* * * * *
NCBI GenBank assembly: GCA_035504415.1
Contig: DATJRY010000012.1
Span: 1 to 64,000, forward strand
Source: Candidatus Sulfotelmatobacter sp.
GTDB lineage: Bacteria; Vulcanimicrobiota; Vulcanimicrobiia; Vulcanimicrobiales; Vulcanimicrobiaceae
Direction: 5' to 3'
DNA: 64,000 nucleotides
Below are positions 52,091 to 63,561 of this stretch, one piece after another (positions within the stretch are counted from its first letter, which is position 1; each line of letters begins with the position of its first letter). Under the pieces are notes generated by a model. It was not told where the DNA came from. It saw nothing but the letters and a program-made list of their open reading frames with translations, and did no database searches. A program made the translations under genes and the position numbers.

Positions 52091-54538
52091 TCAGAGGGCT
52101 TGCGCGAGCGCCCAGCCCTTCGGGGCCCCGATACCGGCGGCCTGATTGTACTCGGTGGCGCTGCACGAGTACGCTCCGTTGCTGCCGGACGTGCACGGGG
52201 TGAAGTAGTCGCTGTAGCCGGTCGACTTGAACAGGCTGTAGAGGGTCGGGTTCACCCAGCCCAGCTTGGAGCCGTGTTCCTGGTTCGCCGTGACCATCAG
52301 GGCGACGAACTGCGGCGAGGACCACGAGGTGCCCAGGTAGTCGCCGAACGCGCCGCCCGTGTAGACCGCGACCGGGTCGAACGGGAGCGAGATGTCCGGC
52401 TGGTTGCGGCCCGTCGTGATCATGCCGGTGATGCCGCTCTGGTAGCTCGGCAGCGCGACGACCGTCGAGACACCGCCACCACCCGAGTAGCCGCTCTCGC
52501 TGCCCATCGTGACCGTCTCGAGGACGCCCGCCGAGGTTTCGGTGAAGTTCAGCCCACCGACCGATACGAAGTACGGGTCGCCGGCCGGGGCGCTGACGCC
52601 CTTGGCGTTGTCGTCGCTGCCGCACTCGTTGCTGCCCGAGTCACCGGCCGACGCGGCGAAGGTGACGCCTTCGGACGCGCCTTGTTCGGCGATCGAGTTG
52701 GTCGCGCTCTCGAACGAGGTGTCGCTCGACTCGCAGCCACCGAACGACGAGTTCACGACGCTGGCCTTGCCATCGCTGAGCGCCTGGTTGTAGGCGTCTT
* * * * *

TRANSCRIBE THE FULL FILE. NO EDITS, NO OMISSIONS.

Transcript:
NCBI GenBank assembly: GCA_035504415.1
Contig: DATJRY010000012.1
Span: 1 to 64,000, forward strand
Source: Candidatus Sulfotelmatobacter sp.
GTDB lineage: Bacteria; Vulcanimicrobiota; Vulcanimicrobiia; Vulcanimicrobiales; Vulcanimicrobiaceae
Direction: 5' to 3'
DNA: 64,000 nucleotides
Below are positions 52,091 to 63,561 of this stretch, one piece after another (positions within the stretch are counted from its first letter, which is position 1; each line of letters begins with the position of its first letter). Under the pieces are notes generated by a model. It was not told where the DNA came from. It saw nothing but the letters and a program-made list of their open reading frames with translations, and did no database searches. A program made the translations under genes and the position numbers.

Positions 52091-54538
52091 TCAGAGGGCT
52101 TGCGCGAGCGCCCAGCCCTTCGGGGCCCCGATACCGGCGGCCTGATTGTACTCGGTGGCGCTGCACGAGTACGCTCCGTTGCTGCCGGACGTGCACGGGG
52201 TGAAGTAGTCGCTGTAGCCGGTCGACTTGAACAGGCTGTAGAGGGTCGGGTTCACCCAGCCCAGCTTGGAGCCGTGTTCCTGGTTCGCCGTGACCATCAG
52301 GGCGACGAACTGCGGCGAGGACCACGAGGTGCCCAGGTAGTCGCCGAACGCGCCGCCCGTGTAGACCGCGACCGGGTCGAACGGGAGCGAGATGTCCGGC
52401 TGGTTGCGGCCCGTCGTGATCATGCCGGTGATGCCGCTCTGGTAGCTCGGCAGCGCGACGACCGTCGAGACACCGCCACCACCCGAGTAGCCGCTCTCGC
52501 TGCCCATCGTGACCGTCTCGAGGACGCCCGCCGAGGTTTCGGTGAAGTTCAGCCCACCGACCGATACGAAGTACGGGTCGCCGGCCGGGGCGCTGACGCC
52601 CTTGGCGTTGTCGTCGCTGCCGCACTCGTTGCTGCCCGAGTCACCGGCCGACGCGGCGAAGGTGACGCCTTCGGACGCGCCTTGTTCGGCGATCGAGTTG
52701 GTCGCGCTCTCGAACGAGGTGTCGCTCGACTCGCAGCCACCGAACGACGAGTTCACGACGCTGGCCTTGCCATCGCTGAGCGCCTGGTTGTAGGCGTCTT